DC said...

I wonder if Matt Johnson was thinking of Brexit back in '86?

Anonymous said...

I was proud to be British (and Polish), but with THAT result, I'm now kind of...embarrassed to wave my passport while abroad. Funnily, not the Polish passport for a change.
But hey, who needs abroad, when we have finally became INDEPENDENT! That'll teach them, yippee!!!! And I can still go to all those places like Bognor Regis, and Blackpool and, I don't know, Bognor Regis again? Who knows, if I feel real adventurous, maybe even WALES one day?! Jesus.

Adam said...

It is difficult to gauge from this end what exactly motivated the Brexit result. Was it Merkel's flouting of EU rules and opening the flood gates to thousands upon thousands of refugees and economic migrants with threatened financial sanctions for those who don't accept quotas? Was it disillusionment with EU procedures and the lack of democratic process? A 'Little Britain' attitude? What of the founding ideals of a union of equals which were designed to quell national sentiment being ignored by the stronger members, with Germany for example pushing for Nord Stream 2 despite EU objection? There is a strong neo-marxist influence overtaking Europe with many Polish people seeing the Union developing along the lines of 'stuff what the grass roots feelings are, we the EU elite will plod on with our current aims and processes'. They believe that it is precisely this attitude which is leading to volatile national reactions stoked by narrow political interests on both sides. It looks like a vicious circle to me. And the reaction of EU leaders egging the UK to get on with withdrawal asap only underlines the divide.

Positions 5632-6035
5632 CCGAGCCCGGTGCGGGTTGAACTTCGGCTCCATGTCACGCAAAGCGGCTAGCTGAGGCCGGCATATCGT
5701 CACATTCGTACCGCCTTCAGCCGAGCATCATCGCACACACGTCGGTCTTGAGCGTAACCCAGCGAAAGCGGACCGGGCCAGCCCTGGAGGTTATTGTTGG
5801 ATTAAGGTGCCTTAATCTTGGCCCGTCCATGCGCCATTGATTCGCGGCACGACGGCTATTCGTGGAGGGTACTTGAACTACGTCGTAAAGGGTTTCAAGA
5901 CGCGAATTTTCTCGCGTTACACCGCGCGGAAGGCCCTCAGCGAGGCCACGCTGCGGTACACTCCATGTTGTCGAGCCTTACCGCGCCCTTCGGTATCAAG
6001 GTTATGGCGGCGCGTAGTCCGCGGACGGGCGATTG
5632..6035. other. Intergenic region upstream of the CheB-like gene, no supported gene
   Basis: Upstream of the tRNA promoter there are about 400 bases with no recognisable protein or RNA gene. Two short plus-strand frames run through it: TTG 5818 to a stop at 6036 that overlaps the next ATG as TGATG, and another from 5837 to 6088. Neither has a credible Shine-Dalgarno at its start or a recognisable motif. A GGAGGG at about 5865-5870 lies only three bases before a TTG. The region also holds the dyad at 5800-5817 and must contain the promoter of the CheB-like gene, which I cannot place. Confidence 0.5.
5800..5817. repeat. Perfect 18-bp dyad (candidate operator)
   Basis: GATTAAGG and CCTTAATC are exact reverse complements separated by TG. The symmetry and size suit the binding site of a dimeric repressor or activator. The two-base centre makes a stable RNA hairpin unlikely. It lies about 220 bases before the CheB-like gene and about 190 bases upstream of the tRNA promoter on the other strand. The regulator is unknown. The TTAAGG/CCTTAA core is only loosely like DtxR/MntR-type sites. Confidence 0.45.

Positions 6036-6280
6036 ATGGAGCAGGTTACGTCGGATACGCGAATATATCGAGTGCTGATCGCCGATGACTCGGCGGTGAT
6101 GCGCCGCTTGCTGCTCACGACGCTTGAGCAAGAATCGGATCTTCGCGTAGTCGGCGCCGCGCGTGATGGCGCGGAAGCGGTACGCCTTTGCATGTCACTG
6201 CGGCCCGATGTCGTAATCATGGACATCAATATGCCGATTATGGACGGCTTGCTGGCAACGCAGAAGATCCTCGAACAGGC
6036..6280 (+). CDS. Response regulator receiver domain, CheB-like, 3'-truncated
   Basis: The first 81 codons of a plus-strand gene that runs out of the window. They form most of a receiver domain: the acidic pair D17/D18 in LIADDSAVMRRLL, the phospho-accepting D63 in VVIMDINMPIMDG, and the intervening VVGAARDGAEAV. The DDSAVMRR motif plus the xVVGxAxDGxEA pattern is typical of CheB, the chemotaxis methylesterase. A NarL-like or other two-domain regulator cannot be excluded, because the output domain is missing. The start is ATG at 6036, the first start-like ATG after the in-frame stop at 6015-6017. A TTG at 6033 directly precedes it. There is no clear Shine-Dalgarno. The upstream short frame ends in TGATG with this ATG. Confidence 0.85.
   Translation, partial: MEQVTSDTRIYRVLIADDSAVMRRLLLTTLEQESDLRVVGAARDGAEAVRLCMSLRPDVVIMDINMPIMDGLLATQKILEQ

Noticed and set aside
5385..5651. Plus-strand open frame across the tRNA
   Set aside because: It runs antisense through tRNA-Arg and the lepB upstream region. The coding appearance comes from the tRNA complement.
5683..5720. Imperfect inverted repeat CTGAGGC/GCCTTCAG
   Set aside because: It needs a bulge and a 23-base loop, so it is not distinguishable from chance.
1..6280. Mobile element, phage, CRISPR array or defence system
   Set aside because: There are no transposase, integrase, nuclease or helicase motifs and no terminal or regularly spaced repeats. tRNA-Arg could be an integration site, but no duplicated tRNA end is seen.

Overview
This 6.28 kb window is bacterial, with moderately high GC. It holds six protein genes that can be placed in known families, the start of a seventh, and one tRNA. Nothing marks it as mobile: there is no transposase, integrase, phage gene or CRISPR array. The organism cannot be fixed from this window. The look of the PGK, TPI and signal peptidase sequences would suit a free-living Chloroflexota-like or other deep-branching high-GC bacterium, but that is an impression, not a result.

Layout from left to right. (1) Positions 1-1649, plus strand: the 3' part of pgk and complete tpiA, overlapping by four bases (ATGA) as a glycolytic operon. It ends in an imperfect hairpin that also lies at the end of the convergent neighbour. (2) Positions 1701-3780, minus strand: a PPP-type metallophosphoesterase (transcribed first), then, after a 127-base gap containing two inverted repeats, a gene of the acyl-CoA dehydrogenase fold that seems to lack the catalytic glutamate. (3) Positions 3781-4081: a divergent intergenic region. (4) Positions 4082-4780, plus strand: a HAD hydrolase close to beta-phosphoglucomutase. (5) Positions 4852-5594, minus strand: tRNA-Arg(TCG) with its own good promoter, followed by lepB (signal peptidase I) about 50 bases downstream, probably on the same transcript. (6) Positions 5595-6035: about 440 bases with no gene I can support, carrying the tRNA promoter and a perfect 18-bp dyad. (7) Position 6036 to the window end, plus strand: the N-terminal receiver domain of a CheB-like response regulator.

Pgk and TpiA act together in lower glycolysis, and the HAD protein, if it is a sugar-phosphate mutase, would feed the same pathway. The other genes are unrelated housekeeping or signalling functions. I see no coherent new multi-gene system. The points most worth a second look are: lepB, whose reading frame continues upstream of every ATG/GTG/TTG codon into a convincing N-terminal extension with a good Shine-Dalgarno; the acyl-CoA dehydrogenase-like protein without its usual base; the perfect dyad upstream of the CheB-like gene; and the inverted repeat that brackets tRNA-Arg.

Thatcher's u-turn on the EU was underscored by what she wrote in her last book - “That such an unnecessary and irrational project as building a European superstate was ever embarked upon will seem in future years to be perhaps the greatest folly of the modern era. And that Britain, with her traditional strengths and global destiny, should ever have been part of it will appear a political error of historic magnitude.”